This study is the first to shed light on how exiting high school – an important turning point in the lives of all youth including those with ASD – impacts the autism behavioral phenotype. Our results are cause for concern. Although autism symptoms and maladaptive behaviors were generally improving while adolescents and young adults with ASD were in the secondary school system, improvement slowed significantly after high school exit for internalizing behaviors and all but one of the autism symptoms subdomains. For each of these subscales, the rate of improvement in symptoms and behaviors was reduced by over one-half after high school exit. Our findings are consistent with previous research examining the impact of turning points for adults with ID (Esbensen et al., 2008
). Parental death and moving out of the parental home was associated with increased maladaptive behaviors for adults with ID; it appears the exiting high school has a disruptive effect in behavioral phenotypic improvement for youth with ASD.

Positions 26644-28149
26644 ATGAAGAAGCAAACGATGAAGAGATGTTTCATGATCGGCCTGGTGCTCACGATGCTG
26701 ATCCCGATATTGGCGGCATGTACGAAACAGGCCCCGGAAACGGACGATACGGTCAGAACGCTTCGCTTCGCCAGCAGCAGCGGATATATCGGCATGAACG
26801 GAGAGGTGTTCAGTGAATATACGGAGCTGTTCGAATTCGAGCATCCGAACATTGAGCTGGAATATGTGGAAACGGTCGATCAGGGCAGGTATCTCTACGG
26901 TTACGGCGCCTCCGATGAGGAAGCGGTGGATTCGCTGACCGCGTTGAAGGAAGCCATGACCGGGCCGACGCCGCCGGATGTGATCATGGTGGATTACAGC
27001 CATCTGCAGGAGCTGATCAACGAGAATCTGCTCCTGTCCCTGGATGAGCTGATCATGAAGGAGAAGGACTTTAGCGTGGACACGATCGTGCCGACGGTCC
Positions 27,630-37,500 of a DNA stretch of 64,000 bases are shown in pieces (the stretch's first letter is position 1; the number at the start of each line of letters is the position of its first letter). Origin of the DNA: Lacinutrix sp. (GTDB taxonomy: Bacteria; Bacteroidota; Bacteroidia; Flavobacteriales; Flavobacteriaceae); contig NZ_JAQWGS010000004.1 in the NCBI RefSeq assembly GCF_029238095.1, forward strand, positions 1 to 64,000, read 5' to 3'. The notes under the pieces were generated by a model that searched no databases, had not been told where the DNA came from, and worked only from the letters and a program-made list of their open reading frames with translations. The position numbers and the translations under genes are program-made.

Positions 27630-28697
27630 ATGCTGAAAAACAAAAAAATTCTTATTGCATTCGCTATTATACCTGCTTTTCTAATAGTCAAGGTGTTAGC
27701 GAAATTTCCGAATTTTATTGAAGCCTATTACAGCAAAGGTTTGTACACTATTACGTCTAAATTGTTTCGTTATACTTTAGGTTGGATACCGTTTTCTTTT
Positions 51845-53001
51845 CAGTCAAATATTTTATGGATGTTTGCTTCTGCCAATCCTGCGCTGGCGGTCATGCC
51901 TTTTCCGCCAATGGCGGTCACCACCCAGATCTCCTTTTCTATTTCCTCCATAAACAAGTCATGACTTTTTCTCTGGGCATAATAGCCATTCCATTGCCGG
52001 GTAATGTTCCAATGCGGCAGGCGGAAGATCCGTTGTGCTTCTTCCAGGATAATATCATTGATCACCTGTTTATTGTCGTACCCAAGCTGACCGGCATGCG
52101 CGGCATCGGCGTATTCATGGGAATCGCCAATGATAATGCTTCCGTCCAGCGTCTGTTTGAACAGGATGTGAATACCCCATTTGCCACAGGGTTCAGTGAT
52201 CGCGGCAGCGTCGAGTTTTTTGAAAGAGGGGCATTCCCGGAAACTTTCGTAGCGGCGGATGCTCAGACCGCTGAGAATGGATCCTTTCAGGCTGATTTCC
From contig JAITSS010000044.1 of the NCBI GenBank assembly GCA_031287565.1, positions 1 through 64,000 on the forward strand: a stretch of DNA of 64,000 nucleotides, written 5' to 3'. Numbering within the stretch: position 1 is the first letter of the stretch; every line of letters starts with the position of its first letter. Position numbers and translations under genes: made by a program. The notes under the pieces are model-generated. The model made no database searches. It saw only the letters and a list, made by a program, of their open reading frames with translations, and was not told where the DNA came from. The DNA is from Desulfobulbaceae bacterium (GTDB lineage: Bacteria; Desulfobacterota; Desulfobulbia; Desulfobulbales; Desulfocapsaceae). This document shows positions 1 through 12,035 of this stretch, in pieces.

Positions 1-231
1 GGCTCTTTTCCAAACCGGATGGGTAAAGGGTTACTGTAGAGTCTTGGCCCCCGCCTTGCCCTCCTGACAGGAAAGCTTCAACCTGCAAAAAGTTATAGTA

Although there are a number of possible explanations for the slowing in improvement at high school exit, such as slowing of cognitive development or hormonal changes during this time, we find changes in disability-related services the most compelling prospect. In addition to the disruptive effects of changing from school to adult day activities, it is possible that the slowing of improvement in the autism behavioral phenotype following high school exit is reflective of the less stimulating adult occupational and day activities than those experienced in school. Supporting this interpretation, Shepperdson (1995)
found that adolescents with Down syndrome who had less stimulating home environments had poorer language ability and social competence scores.
Contrary to our hypotheses, the most pronounced slowing of improvement after high school exit was observed for young adults with ASD who did not have ID. This stood in contrast to behavioral phenotypic change while these youth were in high school. Consistent with our previous research (Shattuck et al., 2007